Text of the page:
Today's open access review paper is a high level look at what the newfound realization of the importance of senescent cells to aging and age-related disease means for the treatment of chronic kidney disease. At present there are few good options for treatment, and those therapies that are widely used can only slow the progression towards kidney failure. The kidneys filter waste and regulate many of the chemical and other characteristics of blood. Correct function of the kidneys is vital to the correct function of many other organs in the body, including heart, vascular system, and brain. As the kidneys decline, so too does heart function and cognitive function, among other vital processes.
The evidence from animal studies of cellular senescence in recent years demonstrates that the age-related accumulation of senescent cells is important in the onset and progression of chronic kidney disease. The targeted destruction of senescent cells via senolytic drugs has been shown to reverse aspects of kidney aging and damage, an otherwise challenging goal. Lingering senescent cells actively maintain a degraded state of tissue function via inflammatory and other secretions, the senescence-associated secretory phenotype (SASP). Remove the senescent cells and the SASP, and tissues quite quickly revert to a more youthful behavior. An early senolytic treatment for chronic kidney disease is presently being trialed in humans, and more such trials will follow from the numerous biotech companies working on novel senolytic therapies.
The prevalence of chronic kidney disease (CKD) has reached epidemic proportions, with approximately 10% of the total population show declined kidney function. Actually, during the disease progression, the majority of lesions develop into the end-stage renal disease (ESRD), a devastating condition that requires renal replacement treatment, including kidney transplant and dialysis. Remarkably, CKD not only shares numerous phenotypic similarities with kidney ageing, such as glomerular sclerosis, interstitial fibrosis, tubular atrophy, loss of repair capability, and vascular rarefaction, but also exhibits systemic geriatric phenotypes, for instance vascular calcification, persistent uraemic inflammation, cognitive dysfunction, muscle wasting, osteoporosis, and frailty.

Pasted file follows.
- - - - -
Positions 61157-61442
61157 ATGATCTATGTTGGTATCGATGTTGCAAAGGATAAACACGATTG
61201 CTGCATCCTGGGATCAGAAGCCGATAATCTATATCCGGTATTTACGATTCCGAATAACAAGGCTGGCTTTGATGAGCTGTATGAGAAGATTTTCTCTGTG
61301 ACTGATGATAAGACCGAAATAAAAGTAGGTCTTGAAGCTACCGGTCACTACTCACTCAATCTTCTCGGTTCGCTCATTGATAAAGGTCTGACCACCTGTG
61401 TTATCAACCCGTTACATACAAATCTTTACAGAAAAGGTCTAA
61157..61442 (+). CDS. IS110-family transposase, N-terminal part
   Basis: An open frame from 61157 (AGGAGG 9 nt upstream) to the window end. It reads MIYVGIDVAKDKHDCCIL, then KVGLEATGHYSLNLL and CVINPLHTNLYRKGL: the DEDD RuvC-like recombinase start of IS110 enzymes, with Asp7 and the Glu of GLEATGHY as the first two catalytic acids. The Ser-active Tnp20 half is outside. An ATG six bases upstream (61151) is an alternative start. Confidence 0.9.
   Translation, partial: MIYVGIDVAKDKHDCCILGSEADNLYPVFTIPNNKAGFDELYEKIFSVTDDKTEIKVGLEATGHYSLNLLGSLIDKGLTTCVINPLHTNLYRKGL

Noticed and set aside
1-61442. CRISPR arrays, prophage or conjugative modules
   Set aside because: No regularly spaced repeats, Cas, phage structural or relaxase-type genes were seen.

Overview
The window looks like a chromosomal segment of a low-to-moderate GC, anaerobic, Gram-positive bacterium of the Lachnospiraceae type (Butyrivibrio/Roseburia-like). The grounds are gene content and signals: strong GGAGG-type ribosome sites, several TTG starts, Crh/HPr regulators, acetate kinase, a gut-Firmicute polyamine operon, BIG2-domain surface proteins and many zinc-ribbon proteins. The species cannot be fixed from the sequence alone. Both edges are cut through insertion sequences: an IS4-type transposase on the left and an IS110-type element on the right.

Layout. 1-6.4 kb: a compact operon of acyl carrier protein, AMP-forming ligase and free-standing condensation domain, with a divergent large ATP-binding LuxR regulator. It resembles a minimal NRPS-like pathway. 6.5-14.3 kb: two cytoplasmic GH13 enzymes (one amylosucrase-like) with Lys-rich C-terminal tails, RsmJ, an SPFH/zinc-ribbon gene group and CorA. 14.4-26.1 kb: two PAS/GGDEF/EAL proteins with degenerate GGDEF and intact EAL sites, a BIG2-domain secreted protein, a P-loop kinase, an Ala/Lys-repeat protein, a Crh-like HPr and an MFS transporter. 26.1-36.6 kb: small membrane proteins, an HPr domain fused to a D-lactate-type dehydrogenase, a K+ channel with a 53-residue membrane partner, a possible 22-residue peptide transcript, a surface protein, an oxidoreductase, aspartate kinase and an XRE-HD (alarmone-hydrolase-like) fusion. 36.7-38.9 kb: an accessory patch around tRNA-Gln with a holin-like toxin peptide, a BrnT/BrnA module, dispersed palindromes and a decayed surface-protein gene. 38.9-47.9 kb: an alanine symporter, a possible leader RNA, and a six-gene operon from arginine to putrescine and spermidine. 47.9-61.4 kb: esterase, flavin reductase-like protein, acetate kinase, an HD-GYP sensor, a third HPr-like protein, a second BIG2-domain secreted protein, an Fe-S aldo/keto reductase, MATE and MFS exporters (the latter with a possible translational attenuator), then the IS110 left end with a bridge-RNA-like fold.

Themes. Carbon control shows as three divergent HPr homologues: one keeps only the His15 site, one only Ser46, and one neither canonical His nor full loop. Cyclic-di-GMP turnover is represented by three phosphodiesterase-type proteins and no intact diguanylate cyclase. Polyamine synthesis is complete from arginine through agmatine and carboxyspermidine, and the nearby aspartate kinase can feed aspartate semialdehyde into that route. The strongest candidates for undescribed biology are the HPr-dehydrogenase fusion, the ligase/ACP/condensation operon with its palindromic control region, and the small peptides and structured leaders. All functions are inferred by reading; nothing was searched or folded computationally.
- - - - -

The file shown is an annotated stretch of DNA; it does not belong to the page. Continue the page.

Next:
The most common markers applied to identify cellular senescence include the overexpression of cyclin-dependent kinase (CDK) inhibitors such as p16ink4a and p21. Interestingly, the expression levels of p16ink4a and the activity of SA-β-gal are elevated in different stages of CKD and some kinds of original kidney diseases. These unexpected alternations indicate that cellular senescence may play important roles in the progression of CKD. The precise roles of cellular senescence in CKD are not fully understood currently. Nonetheless, it is proposed that targeting senescent cells in the kidney might serve as a novel therapeutic strategy for CKD treatment.
Numerous studies have demonstrated that the selectively elimination of senescent cells contributes to the improvement of healthy lifespan and benefits the outcomes of a wide range of age-related diseases. Some of them have shown significant potentials in reversing renal ageing. For example, the combination of dasatinib and quercetin, referred as "D + Q", is an effective senolytic and reduces the overall senescent cell burden in chronologically aged mice. Actually, D + Q has been tested in ageing diabetic kidney disease patients, and the administration of D + Q showed reduced adipose tissue p16ink4a and p21 expression, SA-β-gal activity, and circulating SASP-acquisition factors. Other senolytic molecules, such as Flavonoids (e.g., apigenin and kaempferol) have been proved to strongly inhibit the SASP acquisition in the kidney of aged rats. These findings have opened an exciting new therapeutic avenue for the treatment of CKD and its complications via selectively targeting senescent cells.